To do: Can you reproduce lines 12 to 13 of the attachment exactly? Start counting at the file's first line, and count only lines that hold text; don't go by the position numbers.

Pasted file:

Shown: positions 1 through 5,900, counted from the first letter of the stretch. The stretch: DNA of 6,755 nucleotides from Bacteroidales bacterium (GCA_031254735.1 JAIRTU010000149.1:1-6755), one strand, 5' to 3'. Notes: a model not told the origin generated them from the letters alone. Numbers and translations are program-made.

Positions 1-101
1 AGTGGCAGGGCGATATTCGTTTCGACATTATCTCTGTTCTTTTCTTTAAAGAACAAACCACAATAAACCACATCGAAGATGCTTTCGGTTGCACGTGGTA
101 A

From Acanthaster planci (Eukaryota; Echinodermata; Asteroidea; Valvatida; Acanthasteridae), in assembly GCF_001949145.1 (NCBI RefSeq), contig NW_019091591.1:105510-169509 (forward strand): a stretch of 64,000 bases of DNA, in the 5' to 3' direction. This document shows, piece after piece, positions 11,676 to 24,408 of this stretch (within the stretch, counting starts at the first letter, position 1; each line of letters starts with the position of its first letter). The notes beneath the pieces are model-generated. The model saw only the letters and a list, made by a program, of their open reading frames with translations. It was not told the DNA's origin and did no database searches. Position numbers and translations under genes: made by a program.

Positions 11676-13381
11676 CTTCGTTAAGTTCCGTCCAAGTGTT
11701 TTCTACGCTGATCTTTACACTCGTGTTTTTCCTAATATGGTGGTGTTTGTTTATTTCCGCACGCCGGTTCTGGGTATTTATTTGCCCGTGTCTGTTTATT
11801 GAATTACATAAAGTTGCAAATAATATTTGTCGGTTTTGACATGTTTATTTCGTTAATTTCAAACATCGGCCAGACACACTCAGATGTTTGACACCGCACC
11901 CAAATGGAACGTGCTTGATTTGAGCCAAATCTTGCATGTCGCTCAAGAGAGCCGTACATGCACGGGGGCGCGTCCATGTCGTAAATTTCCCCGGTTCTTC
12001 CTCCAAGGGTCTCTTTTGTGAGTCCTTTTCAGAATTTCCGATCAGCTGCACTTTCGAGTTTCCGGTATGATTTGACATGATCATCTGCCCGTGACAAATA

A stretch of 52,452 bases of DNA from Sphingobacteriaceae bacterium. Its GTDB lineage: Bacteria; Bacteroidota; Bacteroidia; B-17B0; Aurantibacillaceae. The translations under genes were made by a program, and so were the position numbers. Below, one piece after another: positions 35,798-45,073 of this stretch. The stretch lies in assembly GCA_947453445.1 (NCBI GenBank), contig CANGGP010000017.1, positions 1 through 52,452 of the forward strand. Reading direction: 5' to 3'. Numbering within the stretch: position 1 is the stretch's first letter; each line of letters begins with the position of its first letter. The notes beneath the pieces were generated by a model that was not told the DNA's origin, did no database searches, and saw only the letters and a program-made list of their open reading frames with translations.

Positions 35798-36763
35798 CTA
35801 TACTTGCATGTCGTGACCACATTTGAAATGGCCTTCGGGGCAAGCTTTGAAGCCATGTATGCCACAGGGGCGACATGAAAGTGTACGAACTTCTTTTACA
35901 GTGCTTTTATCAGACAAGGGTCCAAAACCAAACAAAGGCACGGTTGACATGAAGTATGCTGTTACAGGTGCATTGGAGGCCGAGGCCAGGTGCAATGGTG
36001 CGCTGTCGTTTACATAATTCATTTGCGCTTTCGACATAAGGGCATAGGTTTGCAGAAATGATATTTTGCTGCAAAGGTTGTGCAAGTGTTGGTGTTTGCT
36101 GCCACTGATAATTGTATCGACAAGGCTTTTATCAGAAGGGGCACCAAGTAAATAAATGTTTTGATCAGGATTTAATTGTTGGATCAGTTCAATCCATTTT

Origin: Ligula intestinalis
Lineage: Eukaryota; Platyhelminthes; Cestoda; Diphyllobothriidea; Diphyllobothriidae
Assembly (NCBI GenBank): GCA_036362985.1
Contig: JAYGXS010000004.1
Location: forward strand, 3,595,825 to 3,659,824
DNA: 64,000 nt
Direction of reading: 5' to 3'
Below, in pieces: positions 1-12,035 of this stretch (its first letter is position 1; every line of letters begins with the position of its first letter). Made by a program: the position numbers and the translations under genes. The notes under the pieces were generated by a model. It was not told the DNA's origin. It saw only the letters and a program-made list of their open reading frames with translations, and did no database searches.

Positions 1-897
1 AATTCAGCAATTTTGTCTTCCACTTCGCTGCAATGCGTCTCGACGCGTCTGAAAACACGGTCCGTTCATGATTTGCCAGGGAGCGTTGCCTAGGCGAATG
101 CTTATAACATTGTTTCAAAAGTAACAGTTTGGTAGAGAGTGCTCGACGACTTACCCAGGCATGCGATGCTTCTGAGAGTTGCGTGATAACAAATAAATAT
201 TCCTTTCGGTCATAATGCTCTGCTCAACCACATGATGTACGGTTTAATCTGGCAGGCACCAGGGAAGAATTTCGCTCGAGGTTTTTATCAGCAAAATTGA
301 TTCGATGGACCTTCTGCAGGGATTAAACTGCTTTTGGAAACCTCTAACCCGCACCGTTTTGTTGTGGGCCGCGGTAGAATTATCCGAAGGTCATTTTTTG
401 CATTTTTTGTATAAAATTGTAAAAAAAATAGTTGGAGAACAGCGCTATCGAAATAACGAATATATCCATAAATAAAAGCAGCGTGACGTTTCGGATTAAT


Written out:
A stretch of 52,452 bases of DNA from Sphingobacteriaceae bacterium. Its GTDB lineage: Bacteria; Bacteroidota; Bacteroidia; B-17B0; Aurantibacillaceae. The translations under genes were made by a program, and so were the position numbers. Below, one piece after another: positions 35,798-45,073 of this stretch. The stretch lies in assembly GCA_947453445.1 (NCBI GenBank), contig CANGGP010000017.1, positions 1 through 52,452 of the forward strand. Reading direction: 5' to 3'. Numbering within the stretch: position 1 is the stretch's first letter; each line of letters begins with the position of its first letter. The notes beneath the pieces were generated by a model that was not told the DNA's origin, did no database searches, and saw only the letters and a program-made list of their open reading frames with translations.

Positions 35798-36763